Kotsay’s story is motivation for us all

Mark Kotsay is pseudo local for the Valley, having prepped in the Whittier area at Santa Fe High School.
But his story is motivation for anyone who ever wanted to achieve anything.
During his junior and senior years at Santa Fe, he attended a baseball camp at Stanford University. He was told my a Stanford assistant coach that his talent wasn’t GOOD enough to play beyond high school, but wished him good luck.
Kotsay took that as motivation to prove the coach wrong. He then went to Cal State Fullerton and became one of the top players in collegiate baseball history, winning the Golden Spikes Award in 1995 and earning a spot on the College World Series all-time team after leading the Titans to a CWS title in 1995.
He’s continued it at the major league level, becoming a steady, everyday ballplayer, who after stints with the Floridia Marlins, San Diego Padres and Oakland Athletics, is now roaming center field for the Atlanta Braves.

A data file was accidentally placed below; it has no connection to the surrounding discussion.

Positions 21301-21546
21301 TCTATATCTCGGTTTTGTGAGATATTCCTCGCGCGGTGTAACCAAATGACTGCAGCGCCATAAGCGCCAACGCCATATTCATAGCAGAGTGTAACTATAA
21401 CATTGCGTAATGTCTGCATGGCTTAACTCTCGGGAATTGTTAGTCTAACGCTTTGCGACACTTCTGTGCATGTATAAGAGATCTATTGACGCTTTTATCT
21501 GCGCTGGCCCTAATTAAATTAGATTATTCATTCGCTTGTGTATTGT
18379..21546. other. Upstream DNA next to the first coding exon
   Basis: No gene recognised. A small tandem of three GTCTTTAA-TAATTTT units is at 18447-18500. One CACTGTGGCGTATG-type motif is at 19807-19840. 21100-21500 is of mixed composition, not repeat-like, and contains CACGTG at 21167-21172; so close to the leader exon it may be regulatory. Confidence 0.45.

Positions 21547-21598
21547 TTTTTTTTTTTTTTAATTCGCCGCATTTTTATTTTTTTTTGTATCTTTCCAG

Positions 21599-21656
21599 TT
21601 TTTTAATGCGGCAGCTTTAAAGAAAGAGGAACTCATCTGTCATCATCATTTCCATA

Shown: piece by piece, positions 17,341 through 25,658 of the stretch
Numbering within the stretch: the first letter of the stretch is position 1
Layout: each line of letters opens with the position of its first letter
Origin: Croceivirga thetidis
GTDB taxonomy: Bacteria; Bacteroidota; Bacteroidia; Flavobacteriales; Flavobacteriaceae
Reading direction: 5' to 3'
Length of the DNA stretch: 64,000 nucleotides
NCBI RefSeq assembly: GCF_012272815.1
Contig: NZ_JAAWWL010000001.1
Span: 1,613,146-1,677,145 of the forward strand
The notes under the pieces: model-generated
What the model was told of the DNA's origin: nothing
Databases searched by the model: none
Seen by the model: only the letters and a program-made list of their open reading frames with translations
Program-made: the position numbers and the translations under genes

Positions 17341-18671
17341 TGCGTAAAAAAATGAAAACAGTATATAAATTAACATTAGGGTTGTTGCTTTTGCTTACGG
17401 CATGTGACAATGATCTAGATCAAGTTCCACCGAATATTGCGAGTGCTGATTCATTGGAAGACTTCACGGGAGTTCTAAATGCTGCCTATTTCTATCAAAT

So if you’re ever told you will never make it in your chosen field, just remember Mark Kotsay and you will realize that if you believe in your abilities, anything is possible.

6 thoughts on “Kotsay’s story is motivation for us all

  1. One of the most arrogant and classless high school athletes I ever witnessed in person. He would yell and laugh at opposing batters after strikeouts.

    I imagine Steve Ramirez has never had any contact with the guy or watched him play back then.

  2. Actually Pete, I never did see Kotsay in high school, but did watch him all three years at Cal State Fullerton, and did interview him – along with former El Rancho star Randy Flores – prior to both of them making their then minor-league debuts. I never saw that arrogance.

  3. I played with Mark and he recieved half a scholarship as it is very difficult to get full schlarships in baseball. He didn’t even start until halfway through his freshmen year, but took off once he did. A tremendous college baseball player who like most athletes are very cocky and into themselves.

  4. It takes more than simple confidence to succeed at such a high level in any sport. Anyone that excels at a sport has to have that swagger that separates them from the pack. It let’s everyone know, “I’m supposed to be here.”

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